Describing the shower of arrows at Thermopylae falling so thick and fast that they blot out the sun's light.  Leonidas, the Spartan king, fell with...

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Sky-reflecting lake

Sky-reflecting lake

From a marvelous history of a garden, the idea of lakes made by man simply to reflect the sky. Would Capability Brown have been brought in to dam...

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Spider-thick world

Spider-thick world

Despite an occasional pathetic squeamishness, I protect insects and comfortably co-habit with spiders, and like the idea of this great old tree...

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Sweet-smelling stocks

Sweet-smelling stocks

The alliterative prelude to a verbal bouquet of flowers, perfume-fanning the colour bursts of alliums, foxgloves, poppies and columbines. Sarah had...

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Buttercup-sprinkled grass

Buttercup-sprinkled grass

Buttercups have recently seeded themselves in our garden and I have learned what tenacious plants they are - their delicate sun-yellow petals belie...

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Words

Sharing words that sparkle, appeal, intrigue or otherwise grab me, including in other languages. And adoring alliteration, words are added on Wednesdays… Wednesday, word day. See you back here then.

Lauzengier

Lauzengier

Lauzengier (also 'lauzenger') appears in the songs of French troubadours.  An old Occitan word but surely one which it may be timely to pluck from...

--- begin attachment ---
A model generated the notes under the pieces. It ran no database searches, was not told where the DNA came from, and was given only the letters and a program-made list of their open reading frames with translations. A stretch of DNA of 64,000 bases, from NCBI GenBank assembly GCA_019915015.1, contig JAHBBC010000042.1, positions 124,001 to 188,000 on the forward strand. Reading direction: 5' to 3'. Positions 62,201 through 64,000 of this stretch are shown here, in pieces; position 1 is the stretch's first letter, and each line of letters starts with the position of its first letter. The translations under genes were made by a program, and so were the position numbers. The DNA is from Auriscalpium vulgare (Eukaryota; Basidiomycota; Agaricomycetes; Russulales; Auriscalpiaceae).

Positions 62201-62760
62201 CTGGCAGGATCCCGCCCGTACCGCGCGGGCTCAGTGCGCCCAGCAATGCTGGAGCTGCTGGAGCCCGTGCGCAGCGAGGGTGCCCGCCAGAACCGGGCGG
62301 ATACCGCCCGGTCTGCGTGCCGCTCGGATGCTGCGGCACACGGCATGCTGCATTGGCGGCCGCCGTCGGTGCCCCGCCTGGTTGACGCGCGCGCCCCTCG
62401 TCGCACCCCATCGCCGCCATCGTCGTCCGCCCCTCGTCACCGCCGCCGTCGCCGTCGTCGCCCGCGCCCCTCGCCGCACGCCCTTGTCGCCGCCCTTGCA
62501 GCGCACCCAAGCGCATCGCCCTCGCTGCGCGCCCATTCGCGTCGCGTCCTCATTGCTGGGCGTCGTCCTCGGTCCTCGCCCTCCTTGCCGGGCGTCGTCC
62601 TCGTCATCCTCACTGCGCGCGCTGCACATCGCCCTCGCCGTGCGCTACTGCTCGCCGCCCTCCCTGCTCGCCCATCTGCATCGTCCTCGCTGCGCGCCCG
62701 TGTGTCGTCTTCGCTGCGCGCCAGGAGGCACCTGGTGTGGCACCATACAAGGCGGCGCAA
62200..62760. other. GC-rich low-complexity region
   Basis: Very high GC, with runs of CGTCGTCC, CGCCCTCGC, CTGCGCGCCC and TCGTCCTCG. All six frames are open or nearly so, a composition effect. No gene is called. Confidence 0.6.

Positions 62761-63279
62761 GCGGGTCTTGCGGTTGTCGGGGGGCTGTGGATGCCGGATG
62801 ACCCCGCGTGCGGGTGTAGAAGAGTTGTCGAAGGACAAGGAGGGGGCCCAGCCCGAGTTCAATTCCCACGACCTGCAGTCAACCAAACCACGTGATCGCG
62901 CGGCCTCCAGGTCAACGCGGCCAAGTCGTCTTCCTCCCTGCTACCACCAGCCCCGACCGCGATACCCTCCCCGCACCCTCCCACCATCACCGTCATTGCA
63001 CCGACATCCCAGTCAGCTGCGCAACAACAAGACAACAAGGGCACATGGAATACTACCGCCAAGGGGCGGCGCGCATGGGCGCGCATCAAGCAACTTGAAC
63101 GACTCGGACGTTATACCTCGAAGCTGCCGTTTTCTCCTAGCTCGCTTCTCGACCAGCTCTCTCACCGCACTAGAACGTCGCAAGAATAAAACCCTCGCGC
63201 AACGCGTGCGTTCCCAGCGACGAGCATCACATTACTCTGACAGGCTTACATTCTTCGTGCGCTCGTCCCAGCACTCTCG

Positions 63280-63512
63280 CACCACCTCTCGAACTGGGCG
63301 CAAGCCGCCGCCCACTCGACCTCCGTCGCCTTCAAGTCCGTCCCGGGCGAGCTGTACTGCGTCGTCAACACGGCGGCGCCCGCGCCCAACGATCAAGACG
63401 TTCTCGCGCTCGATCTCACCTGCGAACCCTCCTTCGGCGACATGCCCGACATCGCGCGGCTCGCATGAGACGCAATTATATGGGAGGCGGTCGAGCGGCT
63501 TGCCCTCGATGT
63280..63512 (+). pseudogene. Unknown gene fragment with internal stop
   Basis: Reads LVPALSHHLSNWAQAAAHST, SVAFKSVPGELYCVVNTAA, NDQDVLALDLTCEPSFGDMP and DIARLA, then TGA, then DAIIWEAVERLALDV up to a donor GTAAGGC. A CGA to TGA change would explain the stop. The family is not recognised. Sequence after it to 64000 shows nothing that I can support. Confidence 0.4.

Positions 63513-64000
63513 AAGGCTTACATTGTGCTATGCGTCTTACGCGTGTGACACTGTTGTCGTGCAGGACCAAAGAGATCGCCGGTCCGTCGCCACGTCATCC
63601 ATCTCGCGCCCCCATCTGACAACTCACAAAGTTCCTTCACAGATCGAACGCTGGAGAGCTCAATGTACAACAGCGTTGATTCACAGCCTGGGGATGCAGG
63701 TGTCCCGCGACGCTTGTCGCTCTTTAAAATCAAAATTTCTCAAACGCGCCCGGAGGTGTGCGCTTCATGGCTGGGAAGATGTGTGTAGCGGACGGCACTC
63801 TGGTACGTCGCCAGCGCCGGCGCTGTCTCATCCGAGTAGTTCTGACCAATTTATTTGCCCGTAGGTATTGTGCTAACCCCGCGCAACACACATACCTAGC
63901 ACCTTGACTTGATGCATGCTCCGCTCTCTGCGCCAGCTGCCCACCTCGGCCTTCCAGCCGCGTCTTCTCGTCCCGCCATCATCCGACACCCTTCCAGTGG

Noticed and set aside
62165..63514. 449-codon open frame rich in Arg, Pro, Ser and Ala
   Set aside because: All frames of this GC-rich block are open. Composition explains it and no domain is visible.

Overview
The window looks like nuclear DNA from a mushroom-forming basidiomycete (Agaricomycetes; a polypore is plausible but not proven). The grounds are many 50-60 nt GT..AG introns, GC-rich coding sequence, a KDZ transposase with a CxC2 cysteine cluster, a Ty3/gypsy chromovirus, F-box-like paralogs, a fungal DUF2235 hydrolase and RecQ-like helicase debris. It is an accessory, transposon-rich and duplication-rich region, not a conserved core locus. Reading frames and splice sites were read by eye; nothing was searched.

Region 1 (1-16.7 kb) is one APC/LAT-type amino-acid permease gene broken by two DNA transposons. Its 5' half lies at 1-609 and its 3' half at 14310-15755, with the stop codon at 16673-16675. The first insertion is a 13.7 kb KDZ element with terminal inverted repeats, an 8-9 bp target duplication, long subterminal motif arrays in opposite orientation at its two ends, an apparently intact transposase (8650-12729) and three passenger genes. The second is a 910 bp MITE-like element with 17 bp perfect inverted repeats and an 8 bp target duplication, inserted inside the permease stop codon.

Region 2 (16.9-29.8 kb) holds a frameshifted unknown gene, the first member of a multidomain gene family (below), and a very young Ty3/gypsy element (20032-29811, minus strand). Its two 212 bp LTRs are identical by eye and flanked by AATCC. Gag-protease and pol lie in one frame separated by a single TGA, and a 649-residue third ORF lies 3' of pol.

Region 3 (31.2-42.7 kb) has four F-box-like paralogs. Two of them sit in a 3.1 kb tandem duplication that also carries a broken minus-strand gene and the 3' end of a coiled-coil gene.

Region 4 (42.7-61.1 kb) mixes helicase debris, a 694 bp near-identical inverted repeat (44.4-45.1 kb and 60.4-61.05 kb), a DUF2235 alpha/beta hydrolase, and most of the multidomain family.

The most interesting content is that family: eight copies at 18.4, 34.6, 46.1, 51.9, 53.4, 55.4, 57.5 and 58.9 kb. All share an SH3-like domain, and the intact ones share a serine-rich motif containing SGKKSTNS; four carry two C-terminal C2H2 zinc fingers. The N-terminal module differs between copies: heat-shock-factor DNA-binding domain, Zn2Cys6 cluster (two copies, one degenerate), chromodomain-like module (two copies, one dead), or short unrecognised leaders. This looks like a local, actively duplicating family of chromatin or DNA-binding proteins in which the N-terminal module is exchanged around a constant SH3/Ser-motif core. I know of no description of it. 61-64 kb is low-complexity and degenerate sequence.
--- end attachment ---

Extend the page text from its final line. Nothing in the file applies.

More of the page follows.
Gulch it down

Gulch it down

Mervyn Peake uses Rabelaisian vocabulary to describe the gargantuan appetites and appearance of Swelter, the castle cook in his Gormenghast trilogy....

Mummarella

Mummarella

You would know the 'true' octopus if you saw it, wouldn't you? Reading a book about Mediterranean seafood, Luiz learned that according to an...

Ullage of sunflower

Ullage of sunflower

Something about this word that you can roll around the mouth like a good swig of wine or cognac, the removal of which would result in its ullage in...

Cragfast

Cragfast

Stuck?  In a tight corner?  No going forward ... or back?  Call yourself Cragfast. A sheep cornered on a crag, to starve in the absence of rescue....

Gummocks

Gummocks

This glorious word being no longer current, I invite you to revive it the next time someone does something daft or useless. Perhaps combine it...

I find it moving that no literary text is utterly original, no literary text is completely unique, that it stems from previous texts, built on quotations and misquotations, on the vocabularies fashioned by others and transformed through imagination and use.  Writers must find consolation in the fact that there is no very first story and no last one.  Our literature reaches further back than the beginnings of our memory permits us, and further into the future than our imagination allows us to conceive, but that must be the only barrier.  

Source: Alberto Manguel, The City of Words, CBC Massey Lecture Series (Toronto: Anansi Press, 2007), p. 139